Old School Meatloaf

I don’t know about you, but for some reason, I feel an intense need for meatloaf every couple of months.  Kind of like chili, it’s one of those things you tend to make a little differently each time.  I’ve made meatloaf so many different ways and the beautiful thing is, it’s really hard to screw up.  So, feel free to experiment a little.  Substitute this for that.   Eliminate.  Or, try adding something new if the mood strikes you.   What follows is my attempt to “standardize” my meatloaf recipe.  While the recipe might change here and there, the mashed potatoes and green beans that accompany it almost never do.



  • 3-4 cloves garlic, finely chopped
  • 1 small yellow onion, finely chopped
  • 1/2 cup Italian parsley, finely chopped
  • 2 tablespoons tomato paste (from 6 oz. can)
  • 1 tablespoon Worcestershire sauce
  • 1 teaspoon paprika
  • 1/2 teaspoon dried oregano
  • 1/2 teaspoon rubbed sage
  • 1-2 teaspoons sea salt
  • 3/4 teaspoon ground black pepper
  • 2/3 cup old fashioned rolled oats
  • 2 large eggs
  • 1.5 pounds grass-fed ground beef
  • 1 pound pasture-raised ground pork
  • 3-4 hard-boiled eggs (optional)*



  • Tomato paste or ketchup
  • Honey or brown sugar
  • Nutmeg
  • Dry mustard



  • Preheat oven to 350 degrees.
  • Combine all the above ingredients in a large bowl (except for the hard-boiled eggs) if using and thoroughly mix together using your hands. 
  • Take the ground meat mixture and place into a loaf pan.  Be sure to pat down well to ensure uniformity throughout.
  • If using the hard-boiled eggs, first place half the ground meat mixture in the loaf pan, pat down, and then line the eggs down the middle of the pan.  Cover with the remaining ground meat and pat down well making sure there are no air pockets.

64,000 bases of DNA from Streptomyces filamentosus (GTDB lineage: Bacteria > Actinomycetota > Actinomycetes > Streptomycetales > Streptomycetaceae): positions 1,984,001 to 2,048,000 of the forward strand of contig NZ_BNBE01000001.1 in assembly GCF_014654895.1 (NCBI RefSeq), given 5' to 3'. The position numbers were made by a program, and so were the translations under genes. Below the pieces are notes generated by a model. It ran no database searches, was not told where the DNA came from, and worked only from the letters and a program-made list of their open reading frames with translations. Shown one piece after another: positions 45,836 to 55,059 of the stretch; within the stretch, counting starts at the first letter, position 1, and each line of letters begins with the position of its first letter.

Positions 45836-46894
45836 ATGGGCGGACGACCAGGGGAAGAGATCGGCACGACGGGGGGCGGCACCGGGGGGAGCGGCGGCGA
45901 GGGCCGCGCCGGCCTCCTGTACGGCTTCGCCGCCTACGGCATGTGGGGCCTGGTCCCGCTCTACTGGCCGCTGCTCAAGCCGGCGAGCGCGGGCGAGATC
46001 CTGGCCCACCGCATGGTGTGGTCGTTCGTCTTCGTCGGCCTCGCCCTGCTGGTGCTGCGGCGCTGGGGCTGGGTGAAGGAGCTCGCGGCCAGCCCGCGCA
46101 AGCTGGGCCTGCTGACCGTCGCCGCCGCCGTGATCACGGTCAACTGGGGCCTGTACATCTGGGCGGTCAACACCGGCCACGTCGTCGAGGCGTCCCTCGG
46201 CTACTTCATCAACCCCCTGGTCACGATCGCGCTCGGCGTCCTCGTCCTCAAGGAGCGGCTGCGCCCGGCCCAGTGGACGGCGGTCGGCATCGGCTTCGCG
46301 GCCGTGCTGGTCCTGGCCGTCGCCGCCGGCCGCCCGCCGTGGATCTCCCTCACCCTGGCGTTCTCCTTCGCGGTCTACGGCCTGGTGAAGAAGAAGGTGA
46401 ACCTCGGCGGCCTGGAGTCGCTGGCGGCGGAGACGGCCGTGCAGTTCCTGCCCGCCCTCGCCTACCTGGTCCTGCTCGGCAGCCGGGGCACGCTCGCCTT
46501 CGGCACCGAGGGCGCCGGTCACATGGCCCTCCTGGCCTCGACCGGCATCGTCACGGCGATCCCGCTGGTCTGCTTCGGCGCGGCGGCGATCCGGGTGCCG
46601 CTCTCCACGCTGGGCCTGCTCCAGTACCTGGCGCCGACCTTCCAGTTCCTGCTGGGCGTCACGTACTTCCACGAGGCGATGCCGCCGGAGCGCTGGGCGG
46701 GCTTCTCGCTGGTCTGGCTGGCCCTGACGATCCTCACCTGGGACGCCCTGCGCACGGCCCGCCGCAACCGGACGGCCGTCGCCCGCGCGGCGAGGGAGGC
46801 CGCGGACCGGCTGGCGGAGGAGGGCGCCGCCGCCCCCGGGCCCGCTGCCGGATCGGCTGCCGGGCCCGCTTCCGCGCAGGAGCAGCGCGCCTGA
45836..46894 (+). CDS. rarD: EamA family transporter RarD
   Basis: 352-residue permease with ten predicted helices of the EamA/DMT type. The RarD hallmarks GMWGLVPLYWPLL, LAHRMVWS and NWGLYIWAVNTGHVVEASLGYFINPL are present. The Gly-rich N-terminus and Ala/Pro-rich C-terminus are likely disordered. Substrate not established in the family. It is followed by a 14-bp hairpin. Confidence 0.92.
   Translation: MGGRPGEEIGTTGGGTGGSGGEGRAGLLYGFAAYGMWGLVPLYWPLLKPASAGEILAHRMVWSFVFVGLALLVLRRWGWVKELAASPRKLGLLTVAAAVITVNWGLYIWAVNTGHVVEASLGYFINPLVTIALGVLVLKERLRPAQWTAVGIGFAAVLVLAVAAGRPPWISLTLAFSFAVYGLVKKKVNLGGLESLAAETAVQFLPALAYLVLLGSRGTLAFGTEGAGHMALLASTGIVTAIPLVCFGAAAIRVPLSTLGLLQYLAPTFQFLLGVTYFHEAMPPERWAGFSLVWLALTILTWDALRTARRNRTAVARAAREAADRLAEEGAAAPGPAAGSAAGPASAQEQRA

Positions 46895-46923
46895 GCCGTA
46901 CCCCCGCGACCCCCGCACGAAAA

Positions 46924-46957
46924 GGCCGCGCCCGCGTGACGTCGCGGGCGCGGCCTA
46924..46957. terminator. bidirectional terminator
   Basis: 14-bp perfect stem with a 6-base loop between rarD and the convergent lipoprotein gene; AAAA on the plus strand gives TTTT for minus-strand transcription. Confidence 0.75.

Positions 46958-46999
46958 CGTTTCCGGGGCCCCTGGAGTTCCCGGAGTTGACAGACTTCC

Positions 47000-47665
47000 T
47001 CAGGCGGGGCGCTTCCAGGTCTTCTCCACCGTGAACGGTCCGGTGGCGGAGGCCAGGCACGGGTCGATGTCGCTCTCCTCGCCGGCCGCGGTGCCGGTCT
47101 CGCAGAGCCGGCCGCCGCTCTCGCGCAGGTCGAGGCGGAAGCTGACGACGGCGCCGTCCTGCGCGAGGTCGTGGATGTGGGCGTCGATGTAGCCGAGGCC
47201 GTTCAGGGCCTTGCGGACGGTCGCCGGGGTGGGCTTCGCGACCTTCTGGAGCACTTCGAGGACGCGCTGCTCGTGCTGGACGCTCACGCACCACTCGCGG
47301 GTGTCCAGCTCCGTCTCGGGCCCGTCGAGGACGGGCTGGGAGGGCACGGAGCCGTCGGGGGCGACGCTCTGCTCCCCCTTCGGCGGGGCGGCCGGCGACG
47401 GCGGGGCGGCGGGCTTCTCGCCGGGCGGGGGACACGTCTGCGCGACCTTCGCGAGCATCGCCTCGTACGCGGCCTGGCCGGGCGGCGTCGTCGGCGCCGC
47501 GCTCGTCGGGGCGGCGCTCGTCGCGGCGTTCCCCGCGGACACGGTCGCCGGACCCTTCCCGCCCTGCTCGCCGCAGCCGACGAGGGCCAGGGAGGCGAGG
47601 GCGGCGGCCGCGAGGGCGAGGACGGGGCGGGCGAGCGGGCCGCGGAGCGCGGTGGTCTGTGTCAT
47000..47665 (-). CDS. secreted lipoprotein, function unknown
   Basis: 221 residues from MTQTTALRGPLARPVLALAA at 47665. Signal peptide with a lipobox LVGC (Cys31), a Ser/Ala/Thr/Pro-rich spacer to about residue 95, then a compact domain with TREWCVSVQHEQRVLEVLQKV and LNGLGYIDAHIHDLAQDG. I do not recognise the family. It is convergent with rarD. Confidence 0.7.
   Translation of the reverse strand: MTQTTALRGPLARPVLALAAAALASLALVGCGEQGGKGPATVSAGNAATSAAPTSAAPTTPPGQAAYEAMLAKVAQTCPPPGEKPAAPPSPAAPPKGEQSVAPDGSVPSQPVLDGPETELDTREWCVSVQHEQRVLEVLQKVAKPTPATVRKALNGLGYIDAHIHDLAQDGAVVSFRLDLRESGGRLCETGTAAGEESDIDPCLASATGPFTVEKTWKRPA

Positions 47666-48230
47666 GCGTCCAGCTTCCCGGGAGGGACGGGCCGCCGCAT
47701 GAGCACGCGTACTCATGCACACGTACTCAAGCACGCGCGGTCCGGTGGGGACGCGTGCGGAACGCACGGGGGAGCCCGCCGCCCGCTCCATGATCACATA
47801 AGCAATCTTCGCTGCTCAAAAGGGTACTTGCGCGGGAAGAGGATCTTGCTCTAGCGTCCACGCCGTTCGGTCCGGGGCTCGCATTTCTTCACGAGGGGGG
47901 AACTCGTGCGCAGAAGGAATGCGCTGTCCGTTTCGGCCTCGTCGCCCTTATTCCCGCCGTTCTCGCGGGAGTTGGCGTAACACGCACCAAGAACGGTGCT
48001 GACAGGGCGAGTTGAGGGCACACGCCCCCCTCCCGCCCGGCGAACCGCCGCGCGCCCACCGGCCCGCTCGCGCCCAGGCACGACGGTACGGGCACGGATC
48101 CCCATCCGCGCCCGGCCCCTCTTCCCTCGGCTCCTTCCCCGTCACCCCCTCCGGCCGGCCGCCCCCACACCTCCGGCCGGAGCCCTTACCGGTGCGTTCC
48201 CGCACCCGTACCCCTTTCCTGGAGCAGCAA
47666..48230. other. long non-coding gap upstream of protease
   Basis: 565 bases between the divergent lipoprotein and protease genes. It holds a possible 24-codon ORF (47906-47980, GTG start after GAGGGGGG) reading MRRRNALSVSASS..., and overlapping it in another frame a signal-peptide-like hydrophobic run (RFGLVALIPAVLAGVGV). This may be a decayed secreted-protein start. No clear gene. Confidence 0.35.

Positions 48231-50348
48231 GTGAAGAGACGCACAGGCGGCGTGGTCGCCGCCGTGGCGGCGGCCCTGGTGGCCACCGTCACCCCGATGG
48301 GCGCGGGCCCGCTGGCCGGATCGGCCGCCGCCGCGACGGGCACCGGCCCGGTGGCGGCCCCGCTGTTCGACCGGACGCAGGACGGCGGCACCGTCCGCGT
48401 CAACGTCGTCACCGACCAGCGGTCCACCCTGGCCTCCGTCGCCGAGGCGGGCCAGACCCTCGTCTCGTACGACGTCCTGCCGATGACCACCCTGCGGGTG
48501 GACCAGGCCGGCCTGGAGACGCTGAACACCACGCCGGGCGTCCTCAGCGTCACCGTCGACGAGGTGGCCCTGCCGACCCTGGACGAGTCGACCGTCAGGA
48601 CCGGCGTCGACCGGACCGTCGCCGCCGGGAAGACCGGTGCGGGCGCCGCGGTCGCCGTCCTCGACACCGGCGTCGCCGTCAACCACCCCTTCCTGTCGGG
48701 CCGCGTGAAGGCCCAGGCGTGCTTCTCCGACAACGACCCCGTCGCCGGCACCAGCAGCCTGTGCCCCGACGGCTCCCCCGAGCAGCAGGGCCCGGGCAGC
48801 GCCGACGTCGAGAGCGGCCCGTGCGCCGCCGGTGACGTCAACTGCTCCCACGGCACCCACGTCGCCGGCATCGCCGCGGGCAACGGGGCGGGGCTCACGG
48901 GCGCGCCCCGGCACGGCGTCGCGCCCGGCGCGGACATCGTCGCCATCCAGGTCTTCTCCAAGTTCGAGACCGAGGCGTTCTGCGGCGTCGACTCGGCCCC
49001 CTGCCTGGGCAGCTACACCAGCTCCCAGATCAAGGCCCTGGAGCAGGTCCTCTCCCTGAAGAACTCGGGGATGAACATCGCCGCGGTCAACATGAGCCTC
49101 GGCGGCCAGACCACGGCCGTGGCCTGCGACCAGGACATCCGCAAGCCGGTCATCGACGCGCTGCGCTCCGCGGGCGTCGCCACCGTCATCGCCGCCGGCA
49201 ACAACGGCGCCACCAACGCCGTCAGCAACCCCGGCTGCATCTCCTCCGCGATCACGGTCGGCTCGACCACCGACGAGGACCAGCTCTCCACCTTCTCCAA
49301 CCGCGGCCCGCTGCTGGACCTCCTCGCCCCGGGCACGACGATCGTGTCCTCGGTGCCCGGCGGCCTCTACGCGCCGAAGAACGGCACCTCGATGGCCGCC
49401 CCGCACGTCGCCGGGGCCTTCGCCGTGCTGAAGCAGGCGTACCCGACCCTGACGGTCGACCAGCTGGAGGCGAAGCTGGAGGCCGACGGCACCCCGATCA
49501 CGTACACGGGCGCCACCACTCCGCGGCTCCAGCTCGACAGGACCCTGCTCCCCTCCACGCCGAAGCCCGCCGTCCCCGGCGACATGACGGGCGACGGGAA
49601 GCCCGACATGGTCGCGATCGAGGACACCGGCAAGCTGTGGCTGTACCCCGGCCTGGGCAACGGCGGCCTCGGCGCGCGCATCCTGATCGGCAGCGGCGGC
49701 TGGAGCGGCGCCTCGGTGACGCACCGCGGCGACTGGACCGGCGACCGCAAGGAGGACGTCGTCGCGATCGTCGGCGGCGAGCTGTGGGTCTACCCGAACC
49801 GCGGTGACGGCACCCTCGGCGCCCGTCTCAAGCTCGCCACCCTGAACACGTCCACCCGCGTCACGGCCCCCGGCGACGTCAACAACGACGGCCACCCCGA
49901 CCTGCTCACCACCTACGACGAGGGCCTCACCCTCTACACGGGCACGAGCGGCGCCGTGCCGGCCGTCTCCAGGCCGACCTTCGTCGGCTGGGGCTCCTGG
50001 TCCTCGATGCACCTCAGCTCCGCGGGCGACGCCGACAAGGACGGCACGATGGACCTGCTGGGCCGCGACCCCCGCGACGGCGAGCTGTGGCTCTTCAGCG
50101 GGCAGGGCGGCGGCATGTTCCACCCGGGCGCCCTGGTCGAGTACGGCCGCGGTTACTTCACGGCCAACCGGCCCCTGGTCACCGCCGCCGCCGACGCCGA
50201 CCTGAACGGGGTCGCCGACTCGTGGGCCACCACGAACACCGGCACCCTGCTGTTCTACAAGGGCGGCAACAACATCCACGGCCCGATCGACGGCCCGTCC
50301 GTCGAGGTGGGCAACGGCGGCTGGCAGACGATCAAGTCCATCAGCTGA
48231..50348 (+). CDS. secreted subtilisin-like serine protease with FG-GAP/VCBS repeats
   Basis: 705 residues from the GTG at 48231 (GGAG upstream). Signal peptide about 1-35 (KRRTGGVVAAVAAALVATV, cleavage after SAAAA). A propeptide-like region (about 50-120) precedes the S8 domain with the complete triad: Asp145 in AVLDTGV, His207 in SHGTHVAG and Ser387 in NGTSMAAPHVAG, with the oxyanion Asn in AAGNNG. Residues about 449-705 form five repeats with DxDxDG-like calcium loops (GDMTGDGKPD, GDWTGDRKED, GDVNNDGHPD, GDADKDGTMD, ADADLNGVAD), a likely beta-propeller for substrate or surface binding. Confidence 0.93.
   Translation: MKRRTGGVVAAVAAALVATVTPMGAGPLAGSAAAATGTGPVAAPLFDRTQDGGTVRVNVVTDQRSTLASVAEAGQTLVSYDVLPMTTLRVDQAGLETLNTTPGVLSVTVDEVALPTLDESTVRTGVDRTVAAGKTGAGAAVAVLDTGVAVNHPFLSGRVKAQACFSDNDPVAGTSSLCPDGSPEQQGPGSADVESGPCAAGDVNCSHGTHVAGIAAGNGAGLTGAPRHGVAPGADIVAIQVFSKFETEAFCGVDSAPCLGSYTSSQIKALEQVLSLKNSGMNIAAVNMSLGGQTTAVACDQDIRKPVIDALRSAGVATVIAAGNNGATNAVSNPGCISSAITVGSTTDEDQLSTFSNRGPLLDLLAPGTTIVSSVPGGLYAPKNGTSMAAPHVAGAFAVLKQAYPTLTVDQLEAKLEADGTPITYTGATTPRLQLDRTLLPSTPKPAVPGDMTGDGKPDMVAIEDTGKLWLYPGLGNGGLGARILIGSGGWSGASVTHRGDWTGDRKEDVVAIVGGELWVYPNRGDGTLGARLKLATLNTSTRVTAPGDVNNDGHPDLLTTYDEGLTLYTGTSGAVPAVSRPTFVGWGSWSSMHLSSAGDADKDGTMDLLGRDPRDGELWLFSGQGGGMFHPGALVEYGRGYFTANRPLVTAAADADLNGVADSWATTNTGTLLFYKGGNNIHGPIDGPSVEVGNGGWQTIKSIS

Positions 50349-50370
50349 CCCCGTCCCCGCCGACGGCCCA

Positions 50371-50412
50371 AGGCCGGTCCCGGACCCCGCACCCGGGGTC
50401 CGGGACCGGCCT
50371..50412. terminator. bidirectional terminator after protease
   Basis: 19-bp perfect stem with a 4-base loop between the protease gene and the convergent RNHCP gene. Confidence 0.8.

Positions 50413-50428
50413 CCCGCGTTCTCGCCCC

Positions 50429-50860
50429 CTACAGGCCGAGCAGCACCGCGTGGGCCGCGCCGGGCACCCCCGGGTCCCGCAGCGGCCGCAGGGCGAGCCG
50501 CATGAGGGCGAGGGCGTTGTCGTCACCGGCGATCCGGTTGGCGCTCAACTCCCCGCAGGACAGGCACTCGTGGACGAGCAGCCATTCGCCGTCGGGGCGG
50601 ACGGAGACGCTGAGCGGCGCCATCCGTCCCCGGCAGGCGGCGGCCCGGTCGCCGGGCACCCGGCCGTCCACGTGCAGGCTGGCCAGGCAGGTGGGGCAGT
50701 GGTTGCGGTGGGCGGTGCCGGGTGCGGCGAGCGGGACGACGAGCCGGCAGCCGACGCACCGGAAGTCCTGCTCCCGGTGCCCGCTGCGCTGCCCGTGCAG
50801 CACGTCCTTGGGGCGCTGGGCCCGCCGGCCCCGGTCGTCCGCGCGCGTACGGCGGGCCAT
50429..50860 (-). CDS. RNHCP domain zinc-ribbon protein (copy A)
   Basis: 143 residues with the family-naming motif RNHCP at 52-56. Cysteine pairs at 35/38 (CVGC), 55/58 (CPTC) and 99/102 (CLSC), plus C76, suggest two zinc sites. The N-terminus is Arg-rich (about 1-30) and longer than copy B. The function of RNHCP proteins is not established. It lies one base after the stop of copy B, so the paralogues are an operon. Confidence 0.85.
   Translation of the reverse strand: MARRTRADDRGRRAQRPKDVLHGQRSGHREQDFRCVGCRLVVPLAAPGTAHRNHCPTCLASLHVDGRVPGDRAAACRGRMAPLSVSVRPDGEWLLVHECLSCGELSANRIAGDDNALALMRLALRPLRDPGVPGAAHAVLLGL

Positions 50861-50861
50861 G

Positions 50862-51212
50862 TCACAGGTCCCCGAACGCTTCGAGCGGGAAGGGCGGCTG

• Finally, assemble and apply the glaze.  I usually do this one of two ways, and honestly – just kind of just wing it every time, but it looks something like this:  In a small bowl, take the remaining tomato paste, some honey, ground nutmeg, and dry mustard and mix well with a spoon.  Don’t like or have any nutmeg or dry mustard?  Leave them out.  I probably use what amounts to a tablespoon or two of honey, a 1/2 teaspoon of nutmeg, and a 1/2 teaspoon of dry mustard.  I suggest you start there and mix and taste until it suits your liking.  When satisfied, spread it all over the top of your meatloaf.
  • Sometimes I don’t have any tomato paste, and this is where the ketchup comes in.  First, substitute the two tablespoons of tomato paste in the meatloaf itself for two tablespoons of ketchup.  Then simply use ketchup instead of tomato paste for the glaze.  I’d also recommend using brown sugar in this instance, otherwise, the glaze becomes too runny and you’ll lose much of it during the baking process.  For the record, I prefer option 1, while Stacy prefers option 2.
  • Bake for 75 minutes at 350.


*I usually don’t take this step.  Mainly because it takes a little more planning and preparation, and I usually find myself making meatloaf during a last-minute craving.  However, I always feel supremely rewarded when I plan ahead and do!